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LIV acknowledges changes announced to the Pandemic Management Bill but urges for more work to be done

LIV acknowledges changes announced to the Pandemic Management Bill but urges for more work to be done

By LIV Media


The Law Institute of Victoria (LIV) acknowledges the announced amendments to the Public Health and Wellbeing (Pandemic Management) Bill 2021 (‘the Bill’) but maintains they do not go far enough. Whilst these amendments go some way to address the LIV’s concerns, it urges all members of parliament to consider further amendments to the Bill to ensure it is fit for purpose.

The LIV released its position paper on the Bill on Thursday 11 November, which outlined 32 recommendations in full.

The proposed amendments to be made by parliament address some of these recommendations, namely:

  • adding “on the reasonable grounds” in the declaration clause so that the Premier must be satisfied on reasonable grounds that a pandemic should be declared
  • halving the financial penalties
  • clarifying that the application of pandemic orders based on characteristics, attributes or circumstances of persons must be relevant to the public health risk, removing references to the Equal Opportunity Act in this section, and inserting examples of how a pandemic order may differentiate between classes of persons, further ensuring the protections of Victorians, and
  • clarifying the application of the Charter of Human Rights and Responsibilities to decisions made under the legislation.

LIV president Tania Wolff said the proposed amendments are moving in the right direction as compared with the original Bill.

“The LIV is pleased to see these amendments and we believe this is a step in the right direction,” Ms Wolff said.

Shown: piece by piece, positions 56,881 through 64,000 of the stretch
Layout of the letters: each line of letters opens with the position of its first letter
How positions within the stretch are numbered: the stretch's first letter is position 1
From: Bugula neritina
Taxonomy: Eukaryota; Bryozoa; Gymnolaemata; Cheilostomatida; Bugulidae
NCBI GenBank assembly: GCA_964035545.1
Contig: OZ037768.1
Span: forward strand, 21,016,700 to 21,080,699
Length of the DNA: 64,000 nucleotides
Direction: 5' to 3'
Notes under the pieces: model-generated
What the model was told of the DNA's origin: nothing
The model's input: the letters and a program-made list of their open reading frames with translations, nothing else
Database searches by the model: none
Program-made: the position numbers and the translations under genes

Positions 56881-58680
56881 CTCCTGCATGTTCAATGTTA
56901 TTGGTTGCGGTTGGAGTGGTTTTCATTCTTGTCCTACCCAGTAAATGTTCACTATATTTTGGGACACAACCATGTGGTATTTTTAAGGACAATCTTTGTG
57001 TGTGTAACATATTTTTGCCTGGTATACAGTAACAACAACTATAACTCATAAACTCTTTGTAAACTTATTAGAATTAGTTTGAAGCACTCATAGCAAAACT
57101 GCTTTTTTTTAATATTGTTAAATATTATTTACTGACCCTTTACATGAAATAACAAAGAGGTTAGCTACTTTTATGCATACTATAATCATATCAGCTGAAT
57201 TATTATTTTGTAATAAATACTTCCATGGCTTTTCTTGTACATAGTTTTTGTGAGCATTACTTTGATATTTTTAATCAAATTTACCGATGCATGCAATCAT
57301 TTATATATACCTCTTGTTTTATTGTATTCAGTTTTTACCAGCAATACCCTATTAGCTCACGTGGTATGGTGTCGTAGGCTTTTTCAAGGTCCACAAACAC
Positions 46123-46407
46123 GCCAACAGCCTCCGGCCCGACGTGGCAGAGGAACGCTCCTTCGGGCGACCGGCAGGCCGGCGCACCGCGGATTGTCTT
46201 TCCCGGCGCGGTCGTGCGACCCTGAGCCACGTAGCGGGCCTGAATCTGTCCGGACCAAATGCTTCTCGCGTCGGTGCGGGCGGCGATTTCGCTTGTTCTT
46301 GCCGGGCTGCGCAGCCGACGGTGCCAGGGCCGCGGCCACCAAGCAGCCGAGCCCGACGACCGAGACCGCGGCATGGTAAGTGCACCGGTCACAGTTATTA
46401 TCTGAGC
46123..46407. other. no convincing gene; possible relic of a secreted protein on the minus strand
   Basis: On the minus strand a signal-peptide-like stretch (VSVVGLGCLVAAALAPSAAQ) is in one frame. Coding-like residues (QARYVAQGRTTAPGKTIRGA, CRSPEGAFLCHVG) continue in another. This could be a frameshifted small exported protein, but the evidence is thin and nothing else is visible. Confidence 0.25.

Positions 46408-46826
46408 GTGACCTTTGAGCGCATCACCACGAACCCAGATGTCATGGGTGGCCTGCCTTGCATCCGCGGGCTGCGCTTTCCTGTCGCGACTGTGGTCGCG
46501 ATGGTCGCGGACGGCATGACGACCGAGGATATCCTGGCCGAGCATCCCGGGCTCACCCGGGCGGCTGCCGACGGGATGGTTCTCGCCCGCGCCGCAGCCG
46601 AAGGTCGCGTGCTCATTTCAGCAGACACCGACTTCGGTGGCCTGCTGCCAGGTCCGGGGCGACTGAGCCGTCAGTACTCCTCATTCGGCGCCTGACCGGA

“However, the LIV continues to have concerns over some aspects of the Bill and urges members of parliament to continue working through amendments to the legislation to ensure it is fit for the purpose of protecting our democracy and safeguarding members of the community. The most significant of our concerns are that:

  1. the use and exercise of the powers should require effective independent oversight and scrutiny, such as by the Ombudsman
  2. there should be accessible external merits review of all decisions relating to detention and that VCAT be given jurisdiction
  3. the Bill should not include terms of imprisonment, and
  4. there needs to be stricter controls on the use of information gathered for public health purposes to protect individual privacy,” she added.

“If these recommendations around independent oversight, external, review, detention and privacy are not adopted, then at a minimum, we call for a sunset clause so that the new Part would expire in 18 -24 months from its commencement. This allows the government to continue to meet the challenges of this current pandemic, but ensures an opportunity for further independent review so that the legislation is fit for purpose for any future pandemic,” Ms Wolff said.

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